Canterbury pensioner set to ride 73km on 73rd birthday

Ashburton grandfather Tony Todd is cycling 73km on his 73rd birthday to raise money for his local...
Ashburton grandfather Tony Todd is cycling 73km on his 73rd birthday to raise money for his local hospice. Photo: Kurt Bayer
There's lots of time for thinking while out biking, and inspiration came one lockdown day as the autumn sun caught the fresh snow dusted on the mighty Southern Alps.

Retiree and grandfather-of-three Tony Todd, feeling at a loose end, unable to do his usual hustling of businesses for donations to his local hospice charity, thought about his upcoming birthday. And then, Captain Tom.

"It was one of those lightbulb moments really," says Todd, standing astride his mud-splattered black bike, ready for another training mission.

He thought, if a 99-year-old English war veteran could raise millions by completing 100 laps of his garden before his 100th birthday, why not bike 73km for his own upcoming 73rd birthday?

Todd, who for years ran the well-known Ashburton family fashion shop, Todds of Ashburton before selling up four years ago, phoned his daughter Nikki up the road in Christchurch. He said he'd had a bright idea.

"Oh no," she said. "What now?"

But his Hospice Mid Canterbury fundraiser idea caught on. Word started getting out and donations are rolling in ahead of the 73km cycle on his birthday on Wednesday.

Hospice Mid Canterbury in Ashburton is a community hospice providing free, non-clinical support...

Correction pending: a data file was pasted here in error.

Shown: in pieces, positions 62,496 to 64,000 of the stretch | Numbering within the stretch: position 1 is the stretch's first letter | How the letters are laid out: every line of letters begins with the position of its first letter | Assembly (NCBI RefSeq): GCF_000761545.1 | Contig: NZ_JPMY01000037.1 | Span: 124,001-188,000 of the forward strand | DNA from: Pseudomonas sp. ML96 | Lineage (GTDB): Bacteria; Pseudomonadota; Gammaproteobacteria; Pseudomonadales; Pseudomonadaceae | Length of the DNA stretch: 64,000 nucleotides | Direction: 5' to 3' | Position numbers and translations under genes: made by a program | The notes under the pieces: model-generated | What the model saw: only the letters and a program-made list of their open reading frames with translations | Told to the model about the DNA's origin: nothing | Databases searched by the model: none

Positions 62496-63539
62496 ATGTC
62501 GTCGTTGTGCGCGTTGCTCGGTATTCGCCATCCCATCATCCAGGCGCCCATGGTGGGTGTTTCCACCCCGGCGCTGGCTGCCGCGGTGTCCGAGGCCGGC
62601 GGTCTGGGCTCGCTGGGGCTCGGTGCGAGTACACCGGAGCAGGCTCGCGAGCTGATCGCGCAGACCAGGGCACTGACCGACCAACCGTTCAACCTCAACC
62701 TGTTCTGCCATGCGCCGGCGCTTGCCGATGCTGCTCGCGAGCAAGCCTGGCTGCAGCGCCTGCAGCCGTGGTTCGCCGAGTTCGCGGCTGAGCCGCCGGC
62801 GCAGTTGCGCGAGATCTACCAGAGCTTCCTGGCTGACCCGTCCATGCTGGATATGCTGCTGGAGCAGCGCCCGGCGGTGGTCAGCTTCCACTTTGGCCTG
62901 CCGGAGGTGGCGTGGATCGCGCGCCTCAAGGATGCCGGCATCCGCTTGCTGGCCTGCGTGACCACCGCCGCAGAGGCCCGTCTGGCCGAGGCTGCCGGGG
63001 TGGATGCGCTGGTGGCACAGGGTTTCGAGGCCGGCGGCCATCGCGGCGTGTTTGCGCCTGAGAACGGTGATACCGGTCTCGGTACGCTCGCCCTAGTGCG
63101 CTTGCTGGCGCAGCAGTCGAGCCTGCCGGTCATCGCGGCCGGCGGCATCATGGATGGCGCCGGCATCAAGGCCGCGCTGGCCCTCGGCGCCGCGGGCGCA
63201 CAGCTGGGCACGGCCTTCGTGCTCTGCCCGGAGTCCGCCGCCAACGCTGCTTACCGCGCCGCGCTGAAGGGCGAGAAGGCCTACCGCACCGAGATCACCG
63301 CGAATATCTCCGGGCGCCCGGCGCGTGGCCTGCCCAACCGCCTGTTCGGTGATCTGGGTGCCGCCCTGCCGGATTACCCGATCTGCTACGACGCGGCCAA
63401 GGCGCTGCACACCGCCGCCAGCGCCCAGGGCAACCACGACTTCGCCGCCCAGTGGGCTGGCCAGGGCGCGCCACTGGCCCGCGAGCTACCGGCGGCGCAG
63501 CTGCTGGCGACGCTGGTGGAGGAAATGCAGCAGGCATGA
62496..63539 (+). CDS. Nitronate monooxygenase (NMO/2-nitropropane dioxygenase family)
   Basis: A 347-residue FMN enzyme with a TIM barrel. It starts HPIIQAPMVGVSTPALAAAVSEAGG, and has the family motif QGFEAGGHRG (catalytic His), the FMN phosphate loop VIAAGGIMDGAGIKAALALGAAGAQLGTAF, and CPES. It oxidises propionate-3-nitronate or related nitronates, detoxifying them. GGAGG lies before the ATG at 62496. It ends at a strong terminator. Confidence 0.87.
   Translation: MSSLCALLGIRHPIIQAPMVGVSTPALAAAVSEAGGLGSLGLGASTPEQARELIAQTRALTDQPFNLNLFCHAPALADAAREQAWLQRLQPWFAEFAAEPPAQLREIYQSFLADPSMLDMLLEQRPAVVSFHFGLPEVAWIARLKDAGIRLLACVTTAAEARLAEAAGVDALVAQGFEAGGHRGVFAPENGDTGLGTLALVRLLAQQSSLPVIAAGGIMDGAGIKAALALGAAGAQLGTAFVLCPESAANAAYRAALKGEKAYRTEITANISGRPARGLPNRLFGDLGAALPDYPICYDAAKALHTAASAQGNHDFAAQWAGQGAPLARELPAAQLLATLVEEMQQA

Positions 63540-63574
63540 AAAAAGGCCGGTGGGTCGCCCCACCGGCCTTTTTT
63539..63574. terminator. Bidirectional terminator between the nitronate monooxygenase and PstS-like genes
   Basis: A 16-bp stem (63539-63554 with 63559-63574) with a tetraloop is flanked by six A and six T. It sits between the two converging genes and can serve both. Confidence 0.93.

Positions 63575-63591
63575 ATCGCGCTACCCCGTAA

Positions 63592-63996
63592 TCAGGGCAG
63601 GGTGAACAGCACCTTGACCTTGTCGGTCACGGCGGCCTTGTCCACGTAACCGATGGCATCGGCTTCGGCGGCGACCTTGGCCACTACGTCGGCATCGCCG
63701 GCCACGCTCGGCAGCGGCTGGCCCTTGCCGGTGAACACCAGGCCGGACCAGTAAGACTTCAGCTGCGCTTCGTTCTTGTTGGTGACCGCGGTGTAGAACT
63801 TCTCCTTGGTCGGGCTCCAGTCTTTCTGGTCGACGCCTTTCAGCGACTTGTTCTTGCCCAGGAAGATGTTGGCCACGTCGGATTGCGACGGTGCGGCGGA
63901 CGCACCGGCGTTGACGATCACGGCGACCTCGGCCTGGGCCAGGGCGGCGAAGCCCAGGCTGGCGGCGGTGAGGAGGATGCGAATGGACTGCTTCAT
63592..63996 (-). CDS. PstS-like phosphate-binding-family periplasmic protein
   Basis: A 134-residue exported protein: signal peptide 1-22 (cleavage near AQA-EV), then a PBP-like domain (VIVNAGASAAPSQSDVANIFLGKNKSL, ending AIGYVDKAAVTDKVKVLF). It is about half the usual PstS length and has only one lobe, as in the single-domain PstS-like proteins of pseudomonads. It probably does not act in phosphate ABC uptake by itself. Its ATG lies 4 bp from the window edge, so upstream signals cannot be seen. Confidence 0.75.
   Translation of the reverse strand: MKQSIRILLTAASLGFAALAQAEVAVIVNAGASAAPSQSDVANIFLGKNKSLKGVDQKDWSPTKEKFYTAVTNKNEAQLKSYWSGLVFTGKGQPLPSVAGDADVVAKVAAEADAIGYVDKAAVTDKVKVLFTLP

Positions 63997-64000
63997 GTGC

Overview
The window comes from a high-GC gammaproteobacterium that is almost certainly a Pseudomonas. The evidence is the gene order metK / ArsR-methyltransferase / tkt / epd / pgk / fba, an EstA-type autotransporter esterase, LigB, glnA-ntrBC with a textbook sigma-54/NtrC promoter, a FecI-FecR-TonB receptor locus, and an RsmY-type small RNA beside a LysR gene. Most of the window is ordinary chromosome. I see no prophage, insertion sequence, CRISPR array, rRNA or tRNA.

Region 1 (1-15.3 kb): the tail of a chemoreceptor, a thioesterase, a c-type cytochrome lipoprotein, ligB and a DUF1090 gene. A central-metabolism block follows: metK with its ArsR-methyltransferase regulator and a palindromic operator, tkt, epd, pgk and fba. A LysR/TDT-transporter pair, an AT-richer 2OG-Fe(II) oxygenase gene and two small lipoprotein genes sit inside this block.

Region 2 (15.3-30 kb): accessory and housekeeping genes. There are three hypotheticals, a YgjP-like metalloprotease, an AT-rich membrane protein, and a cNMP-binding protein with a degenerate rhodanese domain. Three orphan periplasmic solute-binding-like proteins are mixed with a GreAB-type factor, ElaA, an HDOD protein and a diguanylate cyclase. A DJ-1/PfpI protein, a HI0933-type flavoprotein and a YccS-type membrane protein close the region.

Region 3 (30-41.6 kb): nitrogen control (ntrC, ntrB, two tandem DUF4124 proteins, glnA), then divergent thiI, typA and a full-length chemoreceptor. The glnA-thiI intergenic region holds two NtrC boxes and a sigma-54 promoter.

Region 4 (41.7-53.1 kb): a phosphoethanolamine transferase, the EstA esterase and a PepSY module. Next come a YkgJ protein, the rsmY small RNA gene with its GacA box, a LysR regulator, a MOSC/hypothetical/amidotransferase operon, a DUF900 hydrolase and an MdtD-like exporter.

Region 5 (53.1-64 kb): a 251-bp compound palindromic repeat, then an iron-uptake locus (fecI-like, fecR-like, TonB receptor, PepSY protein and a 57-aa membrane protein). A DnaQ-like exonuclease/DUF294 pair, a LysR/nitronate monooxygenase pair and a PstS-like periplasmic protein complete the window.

Hospice Mid Canterbury in Ashburton is a community hospice providing free, non-clinical support for individuals and families. Photo: NZ Herald
He was out biking the other day and someone stopped him in Argyle Park near his home in Ashburton - a town with a proud cycling history, birthplace to double Olympic medallist Hayden Roulston and the Tinwald Cycling Club with its banked concrete velodrome - to ask if he was taking donations. Sure. The man handed him $50.

While sweeping outside the hospice shop, getting it ready for opening in Covid-19 alert level 2, a woman slipped him a $5 note and said good luck.

A printer in town has donated some t-shirts. Others have offered to ride along with him, so he's broken the route down into seven laps, so people can slot in and out, keeping within the Government's guidance around gatherings of no more than 10.

"The hospice here is such a well-known, understood, and respected good cause, which relies on charitable donations to operate, and the people have always got well in behind it," Todd says.

He doesn't know exactly how much has been raised yet – and doesn't have a final target in mind.

But again he looks to Captain Tom Moore for inspiration.

The former British Army officer started making laps of his garden with the aim of raising 1000 British pounds for an NHS charity.

He's since raised more $23 million and become a worldwide figure, hailed by Prince William as a "one-man fundraising machine".

Todd is a veteran of the Otago Rail Trail and biking tours of Vietnam's Mekong Delta, the Danube riverside in Germany, and a meandering pedal along the Canal du Midi in southern France, with many cafe stops along the way.

And although he's never biked 73km in one attempt before, he's up for the challenge. People have told him to fuel up on pasta the night before. And take on lots of water and power snacks.

He thinks he'll be right.

"I did 44km yesterday and feel reasonably fit," he says.

"Marathon runners don't do marathons in training, do they? I should be okay."

 

 

 

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